My Child’s Absentee Parent Suddenly Wants CustodyBeing a primary caretaker of a child is hard work. Being the only caretaker is harder. Single parents – no matter their station in life – carry a unique burden when it comes to raising children.

A parent who has been uninvolved in your child’s life, even to the extent of being completely missing for a number of years, still has a legal right to seek custody or visitation unless somehow his or her parental rights were legally terminated. The reasons for a parent’s absence can vary, and those reasons may or may not have an impact on custody or visitation. The court’s job is to consider what’s in the best interest of a child and there are factors that play into that decision.

One thing to bear in mind is that a parent who has been completely absent from a child’s life or who has been very inconsistent is not likely to receive custody. It’s not unheard of, but unless there were extenuating circumstances the court would find hard not to consider, it’s a big change. Unless a change in custody is an enormous benefit to your child and safety is not an issue, an immediate custody change would be a rarity.

Some of the primary factors the court looks at include:

  • The child’s preference. The age of the child can make a difference. Younger children may not even remember the parent who left, which creates a situation where the parent-child relationship would need to be established. An older child may not only remember the parent but the behavior that led to him or her being removed from the child’s life. The parent suddenly reemerging can have a detrimental effect on the child’s emotional and psychological wellbeing.
  • Fitness of the parent. Is there an issue with mental health or drug and alcohol abuse? If so, those problems need to be addressed head on for the safety of your child. If the parent just outright abandoned your child because he or she wasn’t up to the task, it’s going to take proving to a judge that he or she is capable of putting your child first and won’t disappear again.
  • Prior abandonment or surrender of the child. Obviously the court will have a lot to weigh given the parent seeking custody or visitation has been absent from the child’s life, which has a direct impact on many of the other factors like who the primary care giver is or length of separation.

What can I do to protect my child from being hurt?

If the absentee parent is simply unstable and has a track record of floating in and out of your child’s life, the fear of emotional disruption and psychological trauma is very real. You want to spare your child from feeling like a yo-yo at the whim of his or her other parent, which may require asking the court to establish rules and boundaries for re-entering your child’s life.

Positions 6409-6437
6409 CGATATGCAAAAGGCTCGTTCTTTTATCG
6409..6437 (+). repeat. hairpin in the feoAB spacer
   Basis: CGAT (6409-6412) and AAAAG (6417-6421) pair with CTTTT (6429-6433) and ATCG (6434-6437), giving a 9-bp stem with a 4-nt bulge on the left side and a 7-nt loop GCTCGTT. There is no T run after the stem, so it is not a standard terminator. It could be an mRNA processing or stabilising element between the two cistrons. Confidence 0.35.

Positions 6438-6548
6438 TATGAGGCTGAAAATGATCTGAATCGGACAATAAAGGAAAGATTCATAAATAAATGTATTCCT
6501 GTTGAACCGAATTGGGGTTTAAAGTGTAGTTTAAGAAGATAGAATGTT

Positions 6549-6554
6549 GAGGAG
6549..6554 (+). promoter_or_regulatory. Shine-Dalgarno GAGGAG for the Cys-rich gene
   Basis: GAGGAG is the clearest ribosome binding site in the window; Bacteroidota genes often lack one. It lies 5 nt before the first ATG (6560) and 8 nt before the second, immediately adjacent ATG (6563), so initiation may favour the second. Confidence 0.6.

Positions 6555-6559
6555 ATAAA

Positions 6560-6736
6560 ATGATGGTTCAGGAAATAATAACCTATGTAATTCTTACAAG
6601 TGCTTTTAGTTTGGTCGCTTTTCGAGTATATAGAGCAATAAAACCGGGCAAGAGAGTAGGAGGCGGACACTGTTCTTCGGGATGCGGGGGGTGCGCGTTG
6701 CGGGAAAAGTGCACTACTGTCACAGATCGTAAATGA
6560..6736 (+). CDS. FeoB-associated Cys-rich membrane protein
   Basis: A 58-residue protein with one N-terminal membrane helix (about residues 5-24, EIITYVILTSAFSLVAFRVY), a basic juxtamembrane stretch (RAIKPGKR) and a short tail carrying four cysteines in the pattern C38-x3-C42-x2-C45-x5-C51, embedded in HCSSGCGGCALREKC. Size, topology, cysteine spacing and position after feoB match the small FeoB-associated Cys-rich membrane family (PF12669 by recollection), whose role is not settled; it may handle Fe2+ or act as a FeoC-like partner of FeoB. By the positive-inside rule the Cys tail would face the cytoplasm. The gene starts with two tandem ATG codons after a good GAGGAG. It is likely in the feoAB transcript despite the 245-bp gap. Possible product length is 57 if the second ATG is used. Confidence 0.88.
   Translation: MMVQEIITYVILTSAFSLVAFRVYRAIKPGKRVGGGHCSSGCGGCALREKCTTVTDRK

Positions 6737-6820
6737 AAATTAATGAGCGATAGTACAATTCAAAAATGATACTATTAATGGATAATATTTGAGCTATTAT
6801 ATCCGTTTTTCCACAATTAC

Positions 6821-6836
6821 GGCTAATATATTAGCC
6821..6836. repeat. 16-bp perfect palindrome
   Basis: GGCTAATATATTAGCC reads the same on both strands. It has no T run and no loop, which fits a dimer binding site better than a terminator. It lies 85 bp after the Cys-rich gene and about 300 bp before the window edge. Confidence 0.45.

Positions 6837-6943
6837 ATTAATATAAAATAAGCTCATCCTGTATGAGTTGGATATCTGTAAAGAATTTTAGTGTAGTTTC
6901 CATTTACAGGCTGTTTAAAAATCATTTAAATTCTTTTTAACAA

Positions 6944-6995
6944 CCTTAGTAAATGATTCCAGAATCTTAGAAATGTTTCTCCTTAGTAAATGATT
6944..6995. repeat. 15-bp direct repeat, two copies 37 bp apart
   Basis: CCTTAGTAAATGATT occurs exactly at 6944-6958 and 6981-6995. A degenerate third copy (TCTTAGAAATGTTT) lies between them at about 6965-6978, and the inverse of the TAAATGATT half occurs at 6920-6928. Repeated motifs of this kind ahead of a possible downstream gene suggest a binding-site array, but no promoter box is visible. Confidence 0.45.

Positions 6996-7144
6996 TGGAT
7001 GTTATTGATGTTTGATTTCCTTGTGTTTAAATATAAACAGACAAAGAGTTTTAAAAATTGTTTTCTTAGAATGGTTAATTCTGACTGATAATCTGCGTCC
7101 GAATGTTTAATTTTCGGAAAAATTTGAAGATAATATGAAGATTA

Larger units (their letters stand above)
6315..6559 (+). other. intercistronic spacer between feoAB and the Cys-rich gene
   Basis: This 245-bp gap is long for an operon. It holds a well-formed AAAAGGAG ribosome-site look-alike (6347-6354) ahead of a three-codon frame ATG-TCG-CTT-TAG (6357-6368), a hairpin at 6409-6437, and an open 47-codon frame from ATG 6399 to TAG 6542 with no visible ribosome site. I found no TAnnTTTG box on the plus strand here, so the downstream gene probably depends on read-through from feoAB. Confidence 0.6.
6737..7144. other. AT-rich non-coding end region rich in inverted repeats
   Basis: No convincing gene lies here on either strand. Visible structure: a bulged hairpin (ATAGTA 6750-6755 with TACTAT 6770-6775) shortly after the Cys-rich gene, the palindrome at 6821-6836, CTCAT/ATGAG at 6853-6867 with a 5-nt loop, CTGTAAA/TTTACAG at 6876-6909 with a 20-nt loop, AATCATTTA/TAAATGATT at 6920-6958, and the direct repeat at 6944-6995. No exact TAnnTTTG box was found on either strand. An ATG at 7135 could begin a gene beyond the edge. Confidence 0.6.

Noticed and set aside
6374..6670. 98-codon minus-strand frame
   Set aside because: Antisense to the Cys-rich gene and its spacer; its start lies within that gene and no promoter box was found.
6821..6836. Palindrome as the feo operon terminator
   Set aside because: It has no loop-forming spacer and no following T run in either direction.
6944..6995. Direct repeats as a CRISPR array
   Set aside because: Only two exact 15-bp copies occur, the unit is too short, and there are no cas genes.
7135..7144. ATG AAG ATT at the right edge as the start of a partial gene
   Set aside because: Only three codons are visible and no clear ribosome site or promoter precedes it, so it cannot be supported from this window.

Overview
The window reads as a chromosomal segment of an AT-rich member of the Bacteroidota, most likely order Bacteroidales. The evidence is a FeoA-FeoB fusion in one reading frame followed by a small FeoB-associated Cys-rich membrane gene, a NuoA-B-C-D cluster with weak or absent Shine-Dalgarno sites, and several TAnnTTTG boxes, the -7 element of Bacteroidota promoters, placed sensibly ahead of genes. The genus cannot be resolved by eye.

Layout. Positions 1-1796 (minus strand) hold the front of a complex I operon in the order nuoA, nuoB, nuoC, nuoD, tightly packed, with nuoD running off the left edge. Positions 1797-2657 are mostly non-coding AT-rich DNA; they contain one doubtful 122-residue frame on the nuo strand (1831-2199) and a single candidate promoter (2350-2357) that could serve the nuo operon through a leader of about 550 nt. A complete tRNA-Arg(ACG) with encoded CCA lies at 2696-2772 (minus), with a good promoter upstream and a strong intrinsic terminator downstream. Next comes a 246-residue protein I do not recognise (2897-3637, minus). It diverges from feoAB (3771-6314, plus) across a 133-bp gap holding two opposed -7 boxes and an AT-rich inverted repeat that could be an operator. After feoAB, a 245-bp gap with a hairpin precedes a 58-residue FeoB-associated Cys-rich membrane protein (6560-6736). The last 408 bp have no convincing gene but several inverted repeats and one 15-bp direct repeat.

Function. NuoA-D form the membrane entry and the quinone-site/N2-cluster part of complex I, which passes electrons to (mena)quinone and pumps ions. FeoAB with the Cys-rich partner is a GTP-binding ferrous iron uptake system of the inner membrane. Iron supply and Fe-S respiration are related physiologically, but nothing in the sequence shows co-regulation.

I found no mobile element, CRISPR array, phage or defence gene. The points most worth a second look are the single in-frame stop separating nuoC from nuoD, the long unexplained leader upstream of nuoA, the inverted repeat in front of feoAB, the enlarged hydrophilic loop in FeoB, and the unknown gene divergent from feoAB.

Not only will this serve to help protect your child, but it will act as a gauge for how serious the other parent is about becoming a healthy, reliable fixture in your child’s life again. Some of the safeguards you can request, or the court may automatically deem necessary under the circumstances, include:

  • Supervised visitation. When a parent’s connection with his or her child has been severed for an extended period whether willingly or not, it takes time to rebuild a parent-child relationship. Your child may not be comfortable with the other parent or be angry with him or her and forcing them into a situation in the hopes that time will heal all wounds may not make for the smoothest transition. Having an approved supervisor present as a buffer and to ensure your child is comfortable and safe is standard in these situations.
  • Psychological evaluation. If the absentee parent left because he or she has some character trait or psychological issue that played a significant role, the court would very likely need to hear some evidence that the condition has been treated and that past events don’t continue to affect his or her ability to be a healthy influence in your child’s life.
  • Parenting classes. Often when a parent walks away from his or her child it is because the necessary life skills are lacking. Before being able to take on that responsibility, it can be a good idea to make sure the parent reentering your child’s life has the basics down to help ensure he or she can cope with the challenges presented by parenting.
  • Drug or alcohol testing. If a parent has a history of substance abuse and wants back into his or her child’s life, it’s prudent to ensure that parent is no longer living life under the influence. Periodic testing for substance abuse will provide you and the court important information needed to decide whether it’s safe to try to reestablish a parent-child relationship.

Whether you are the custodial parent or the absentee parent, it is imperative to your goal of protecting your child to seek knowledgeable legal advice. Schedule a consultation today with one of our devoted Fulton child custody attorneys at McCabe Russell, P.A. by calling 443-917-3347, or we invite you to reach out to us through our contact form.